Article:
Fixing WordPress block translations

Hi guys,

I’m currently working on a project that requires a custom block, which needs to be translated into multiple languages, both in the editor and the front-end, and I was messing around in Pinegrow to learn how to make this happen with the blocks it creates.

So I created a test plug-in with some strings and found that the translations only work with some strings entered via PHP. Translations in fields created with block attributes that use Javascript, for example, are simply not loaded when WordPress is used in another language.

Digging a bit into the generated block code, I found several missing pieces. Here are my findings for others interested in translating their blocks into other languages.

First, the native WordPress translation functions – for example, __( ‘My string’, ‘My text domain’) – are not correctly included for block attribute strings in the JavaScript function registerBlockType(), usually located in /blocks/your-block-name/your-block-name.js. In some cases, the translation function is included, but without the text domain, which makes them ineffective.

You can manually add these functions in the correct places, but it would be nice if Pinegrow would automatically insert them for us.

Also missing are some PHP translation functions in the /blocks/your-block-name/your-block-name-register.php file.

Another problem is that the wp-i18n Javascript package is missing from the PG_Blocks::register_block_type() method, located in inc/wp_pg_blocks_helpers.php. This package needs to be added to the array that loads the WordPress dependencies for the main block script (enqueued via enqueue_editor_script), which we edited in the previous step. Without this, WP’s native translation functions will do nothing.


Finally, we need to inform WordPress that our JavaScript contains translations using the wp_set_script_translations() function in the main PHP file (functions.php, for themes, or plugin-name.php, for plug-ins). You can add the snippet below to the end of the main PHP file:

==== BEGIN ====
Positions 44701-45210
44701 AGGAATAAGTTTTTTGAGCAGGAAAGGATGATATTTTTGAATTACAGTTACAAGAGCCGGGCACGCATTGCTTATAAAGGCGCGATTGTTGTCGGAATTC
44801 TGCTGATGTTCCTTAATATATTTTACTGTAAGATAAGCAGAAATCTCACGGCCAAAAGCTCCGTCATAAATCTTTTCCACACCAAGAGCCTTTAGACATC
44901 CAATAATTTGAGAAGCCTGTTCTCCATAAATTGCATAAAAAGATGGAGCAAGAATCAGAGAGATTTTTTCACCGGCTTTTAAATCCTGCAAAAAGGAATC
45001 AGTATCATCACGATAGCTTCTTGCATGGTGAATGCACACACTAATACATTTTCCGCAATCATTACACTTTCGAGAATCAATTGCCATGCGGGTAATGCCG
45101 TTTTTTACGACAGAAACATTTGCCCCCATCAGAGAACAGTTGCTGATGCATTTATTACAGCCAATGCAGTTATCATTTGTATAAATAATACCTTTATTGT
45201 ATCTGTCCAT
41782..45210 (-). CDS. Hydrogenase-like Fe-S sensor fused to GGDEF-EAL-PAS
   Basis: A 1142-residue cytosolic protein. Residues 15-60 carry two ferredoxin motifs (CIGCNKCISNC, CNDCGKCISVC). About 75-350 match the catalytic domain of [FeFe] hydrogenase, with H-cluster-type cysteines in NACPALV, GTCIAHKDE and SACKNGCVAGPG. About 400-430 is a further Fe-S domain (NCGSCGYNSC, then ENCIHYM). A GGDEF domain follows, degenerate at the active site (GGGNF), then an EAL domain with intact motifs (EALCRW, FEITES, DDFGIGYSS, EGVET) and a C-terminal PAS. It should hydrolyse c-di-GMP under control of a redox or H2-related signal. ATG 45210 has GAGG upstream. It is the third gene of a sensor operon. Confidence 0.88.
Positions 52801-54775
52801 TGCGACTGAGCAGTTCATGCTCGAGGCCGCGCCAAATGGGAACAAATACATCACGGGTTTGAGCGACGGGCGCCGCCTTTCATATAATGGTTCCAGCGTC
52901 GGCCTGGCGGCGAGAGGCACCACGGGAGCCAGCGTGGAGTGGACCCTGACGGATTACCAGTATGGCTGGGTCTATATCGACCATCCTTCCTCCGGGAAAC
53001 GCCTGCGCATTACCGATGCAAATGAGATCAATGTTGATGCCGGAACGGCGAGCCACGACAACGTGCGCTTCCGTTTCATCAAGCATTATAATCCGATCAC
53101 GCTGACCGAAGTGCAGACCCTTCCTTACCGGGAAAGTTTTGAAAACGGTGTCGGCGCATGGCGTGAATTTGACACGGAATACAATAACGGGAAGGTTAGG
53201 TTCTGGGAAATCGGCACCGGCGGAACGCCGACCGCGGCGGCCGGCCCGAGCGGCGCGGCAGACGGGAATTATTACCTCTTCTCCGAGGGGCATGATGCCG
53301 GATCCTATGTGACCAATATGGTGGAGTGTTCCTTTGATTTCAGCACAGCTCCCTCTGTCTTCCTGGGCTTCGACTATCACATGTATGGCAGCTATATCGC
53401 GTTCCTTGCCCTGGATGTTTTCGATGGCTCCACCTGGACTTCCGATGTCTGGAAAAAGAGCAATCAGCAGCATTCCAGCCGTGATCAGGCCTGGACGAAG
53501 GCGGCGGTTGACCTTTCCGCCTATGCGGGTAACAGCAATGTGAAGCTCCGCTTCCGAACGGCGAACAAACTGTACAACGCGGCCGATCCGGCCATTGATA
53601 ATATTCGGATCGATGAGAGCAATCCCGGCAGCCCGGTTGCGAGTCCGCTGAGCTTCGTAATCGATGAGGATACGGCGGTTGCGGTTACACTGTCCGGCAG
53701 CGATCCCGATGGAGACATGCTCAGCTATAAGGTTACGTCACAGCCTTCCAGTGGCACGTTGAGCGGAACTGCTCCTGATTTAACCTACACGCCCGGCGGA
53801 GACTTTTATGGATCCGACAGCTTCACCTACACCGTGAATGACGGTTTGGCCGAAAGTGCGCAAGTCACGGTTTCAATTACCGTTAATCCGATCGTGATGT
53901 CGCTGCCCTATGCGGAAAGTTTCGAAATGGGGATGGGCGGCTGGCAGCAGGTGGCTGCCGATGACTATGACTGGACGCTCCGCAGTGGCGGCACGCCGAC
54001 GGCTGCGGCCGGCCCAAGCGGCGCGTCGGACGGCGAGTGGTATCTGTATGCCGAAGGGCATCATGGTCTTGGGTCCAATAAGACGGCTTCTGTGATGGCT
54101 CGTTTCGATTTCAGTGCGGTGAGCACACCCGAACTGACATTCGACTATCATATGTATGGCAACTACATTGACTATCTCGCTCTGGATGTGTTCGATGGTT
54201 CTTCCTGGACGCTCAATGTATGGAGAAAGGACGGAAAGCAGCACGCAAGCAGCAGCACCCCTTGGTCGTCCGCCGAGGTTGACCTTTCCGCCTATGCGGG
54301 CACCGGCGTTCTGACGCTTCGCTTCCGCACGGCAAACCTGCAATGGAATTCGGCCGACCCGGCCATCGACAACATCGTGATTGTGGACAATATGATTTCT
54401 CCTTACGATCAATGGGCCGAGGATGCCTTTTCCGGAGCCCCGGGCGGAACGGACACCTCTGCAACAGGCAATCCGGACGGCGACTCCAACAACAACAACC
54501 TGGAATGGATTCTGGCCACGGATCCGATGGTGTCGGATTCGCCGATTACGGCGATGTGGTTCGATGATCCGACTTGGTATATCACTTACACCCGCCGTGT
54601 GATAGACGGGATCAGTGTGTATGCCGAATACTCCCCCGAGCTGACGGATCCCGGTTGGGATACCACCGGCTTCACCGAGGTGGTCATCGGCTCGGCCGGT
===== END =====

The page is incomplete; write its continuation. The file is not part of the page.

function my_theme_set_script_translations() {
    wp_set_script_translations( 'block-my-plugin-my-block-script', 'my_text_domain', plugin_dir_path( __FILE__ ) . 'languages' );
add_action( 'init', 'my_theme_set_script_translations' );

It is important to add the correct identifier for this to work. For Pinegrow, it follows this formula:

block- + plugin-or-theme-slug + - + block-unique-id + - + script.

With the fixes in place, you can generate the translation files (in po/mo/json formats) by following the WordPress Developer official tutorial, and place them in the /languages/ folder in the root folder of your plugin or theme.

If you are using the LocalWP app to manage your WordPress installations, you can use the “Open site shell” link and navigate to the languages folder via the command line to use the necessary WP-CLI commands described in the tutorial.

Also, since we are talking about blocks, note that the load_theme_textdomain() and load_plugin_textdomain() commands included by Pinegrow for themes and plug-ins, respectively, are no longer needed.

Since WordPress version 4.6, translation files are automatically loaded on demand, freeing developers to explicitly invoke this function to load translations.

Here is a test theme for anyone who wants to take a look.

Again, it would be very nice if Pinegrow itself would fix these issues automatically, so that we could avoid a lot of manual work with every change in the block. What do you think @matjaz and @Emmanuel?